The United Arab Emirates (UAE) Federal Tax Authority (FTA) has published two recently approved Cabinet Decisions on the Value Added Tax (VAT) treatment of gold and diamonds, and exhibitions and conferences.
Cabinet Decision No. (25) of 2018 on the Mechanism of Applying Value Added Tax on Gold and Diamonds between Registrants in the State
This Decision relates to the VAT treatment of the supply between VAT registered businesses of gold, diamonds, and any products where the principal component is of gold or diamonds, where the recipient of the supply intends to use the products for resale or to produce new gold or diamond products. The decision will be effective as of June 1st, 2018.
According to the Decision, when a supplier makes a supply of such gold and diamond products to a VAT registered business which is authorized to resell those products or use them to produce new gold or diamond products, the supplier will not calculate tax on this supply and instead the recipient will be responsible for calculating the tax on the supply and all applicable tax obligations. A written declaration from the recipient will be required in order for the supplier to apply this VAT treatment.
This Decision only effectively applies to wholesale supplies of gold and diamond products. Sales of jewellery to the final consumer remain subject to VAT at 5%, and sales of investment metals remain subject to the zero rate as mentioned in the Executive Regulations. The impact of this new approach is to alleviate the cashflow burden of VAT on the wholesale gold and diamond market within the UAE.
Businesses operating in this sector should start taking action to request the required declarations from their customers, as well as re-configuring their ERP systems, to enable them to apply the new VAT accounting approach from 1 June onwards.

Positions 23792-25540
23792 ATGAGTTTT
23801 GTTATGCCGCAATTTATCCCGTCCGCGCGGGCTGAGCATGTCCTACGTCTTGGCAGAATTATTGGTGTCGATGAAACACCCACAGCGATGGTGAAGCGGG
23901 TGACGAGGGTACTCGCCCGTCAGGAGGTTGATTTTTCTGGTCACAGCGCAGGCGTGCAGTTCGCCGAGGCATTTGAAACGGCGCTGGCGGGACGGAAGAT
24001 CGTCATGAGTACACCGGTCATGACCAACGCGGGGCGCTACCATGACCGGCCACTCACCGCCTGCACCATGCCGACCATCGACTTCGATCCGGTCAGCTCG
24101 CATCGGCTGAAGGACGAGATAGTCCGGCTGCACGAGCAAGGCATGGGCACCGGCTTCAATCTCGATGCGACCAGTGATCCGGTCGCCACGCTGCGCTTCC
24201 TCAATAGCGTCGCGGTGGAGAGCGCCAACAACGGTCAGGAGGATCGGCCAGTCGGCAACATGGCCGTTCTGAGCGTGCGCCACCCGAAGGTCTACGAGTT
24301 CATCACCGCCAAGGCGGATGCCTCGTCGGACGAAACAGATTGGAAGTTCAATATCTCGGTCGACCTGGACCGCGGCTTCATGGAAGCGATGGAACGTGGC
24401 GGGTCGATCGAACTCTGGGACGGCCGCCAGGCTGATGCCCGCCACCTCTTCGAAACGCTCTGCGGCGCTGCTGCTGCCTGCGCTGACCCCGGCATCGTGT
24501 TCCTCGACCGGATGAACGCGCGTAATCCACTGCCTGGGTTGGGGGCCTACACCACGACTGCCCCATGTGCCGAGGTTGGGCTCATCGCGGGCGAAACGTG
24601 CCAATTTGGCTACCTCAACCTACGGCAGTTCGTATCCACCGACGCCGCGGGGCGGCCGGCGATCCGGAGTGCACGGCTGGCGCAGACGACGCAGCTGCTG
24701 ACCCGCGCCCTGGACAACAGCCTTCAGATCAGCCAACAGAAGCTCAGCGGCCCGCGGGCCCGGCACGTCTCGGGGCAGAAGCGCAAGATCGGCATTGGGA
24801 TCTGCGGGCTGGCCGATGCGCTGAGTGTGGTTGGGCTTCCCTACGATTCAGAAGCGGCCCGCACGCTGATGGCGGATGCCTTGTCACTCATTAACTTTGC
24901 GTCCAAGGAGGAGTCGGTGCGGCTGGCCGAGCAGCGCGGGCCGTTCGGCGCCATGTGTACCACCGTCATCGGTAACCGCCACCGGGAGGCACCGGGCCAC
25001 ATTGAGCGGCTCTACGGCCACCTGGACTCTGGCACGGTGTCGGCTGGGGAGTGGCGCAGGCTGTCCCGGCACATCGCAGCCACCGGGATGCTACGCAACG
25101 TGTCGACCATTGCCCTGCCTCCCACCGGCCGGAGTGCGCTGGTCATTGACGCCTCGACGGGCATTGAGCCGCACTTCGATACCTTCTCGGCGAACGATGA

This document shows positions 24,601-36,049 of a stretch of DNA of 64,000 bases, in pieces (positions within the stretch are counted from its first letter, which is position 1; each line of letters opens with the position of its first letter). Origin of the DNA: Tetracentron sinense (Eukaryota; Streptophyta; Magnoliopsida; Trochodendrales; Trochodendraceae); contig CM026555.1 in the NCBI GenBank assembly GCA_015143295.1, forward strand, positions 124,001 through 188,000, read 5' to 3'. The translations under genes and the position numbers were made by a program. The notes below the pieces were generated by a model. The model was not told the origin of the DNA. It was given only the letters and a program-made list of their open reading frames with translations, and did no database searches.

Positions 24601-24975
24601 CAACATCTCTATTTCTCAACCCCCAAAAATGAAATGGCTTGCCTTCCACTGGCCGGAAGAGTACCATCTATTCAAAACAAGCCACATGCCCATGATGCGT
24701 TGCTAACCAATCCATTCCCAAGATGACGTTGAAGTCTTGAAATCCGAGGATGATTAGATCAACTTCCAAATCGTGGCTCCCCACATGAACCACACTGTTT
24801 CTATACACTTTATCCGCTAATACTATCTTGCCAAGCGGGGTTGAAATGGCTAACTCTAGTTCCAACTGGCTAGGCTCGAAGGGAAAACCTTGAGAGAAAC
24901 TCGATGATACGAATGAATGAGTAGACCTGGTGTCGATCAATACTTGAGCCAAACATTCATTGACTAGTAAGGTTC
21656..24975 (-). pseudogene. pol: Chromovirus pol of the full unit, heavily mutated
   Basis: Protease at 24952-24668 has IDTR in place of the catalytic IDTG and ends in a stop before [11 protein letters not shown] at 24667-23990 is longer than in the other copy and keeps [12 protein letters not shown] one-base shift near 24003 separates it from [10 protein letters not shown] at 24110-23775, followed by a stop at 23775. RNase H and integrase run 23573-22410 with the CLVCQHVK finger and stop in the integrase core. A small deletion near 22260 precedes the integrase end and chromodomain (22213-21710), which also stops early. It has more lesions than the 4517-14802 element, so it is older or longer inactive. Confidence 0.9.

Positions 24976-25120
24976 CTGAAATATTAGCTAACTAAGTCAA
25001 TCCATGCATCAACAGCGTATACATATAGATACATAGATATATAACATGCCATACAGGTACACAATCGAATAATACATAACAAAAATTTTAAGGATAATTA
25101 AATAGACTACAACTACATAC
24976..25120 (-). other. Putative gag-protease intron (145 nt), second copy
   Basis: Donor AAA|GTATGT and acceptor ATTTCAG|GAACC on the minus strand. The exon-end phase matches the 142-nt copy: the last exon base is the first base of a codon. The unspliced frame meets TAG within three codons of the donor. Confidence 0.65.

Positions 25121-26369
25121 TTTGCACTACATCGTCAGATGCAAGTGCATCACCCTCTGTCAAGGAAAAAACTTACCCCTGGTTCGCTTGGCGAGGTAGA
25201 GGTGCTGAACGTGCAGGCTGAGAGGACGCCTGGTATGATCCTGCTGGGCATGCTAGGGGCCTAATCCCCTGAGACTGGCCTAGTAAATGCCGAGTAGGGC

Cabinet Decision No. (26) of 2018 on the Refund of Value Added Tax Paid on Services Provided in Exhibitions and Conferences
This Decision relates to VAT charged on certain supplies relating to exhibitions, conferences, and related services and is effective immediately. The effect of the Decision is that the supplier of exhibition and conference services shall, in certain cases, not be required to collect the VAT from the customer and will instead declare the output tax charged on its VAT return and receive an immediate refund for that amount. This VAT treatment only applies where the recipient of the exhibition and conference services is not established in the UAE and is not registered (or obliged to be registered) for VAT. As a result, this Decision effectively alleviates the burden of UAE VAT on businesses which are only in the UAE for a very short time in order to attend exhibitions and conferences.
The Decision does not, however, remove the obligation of a non-resident business to register for VAT in the event they make taxable supplies in the UAE. Therefore, where non-resident businesses attending such events make any sales to consumers during the event, they should consider whether they are then obliged to register for VAT in the UAE.
A user guide and form has also been published for suppliers of such services, and any businesses operating in this sector should review the guide in order to understand the process changes which shall now be required as a result of the new VAT treatment. In particular, invoice templates may need to be reviewed in some cases where they are issued to non-resident recipients and additional tax codes applied in the ERP system to identify such revenue.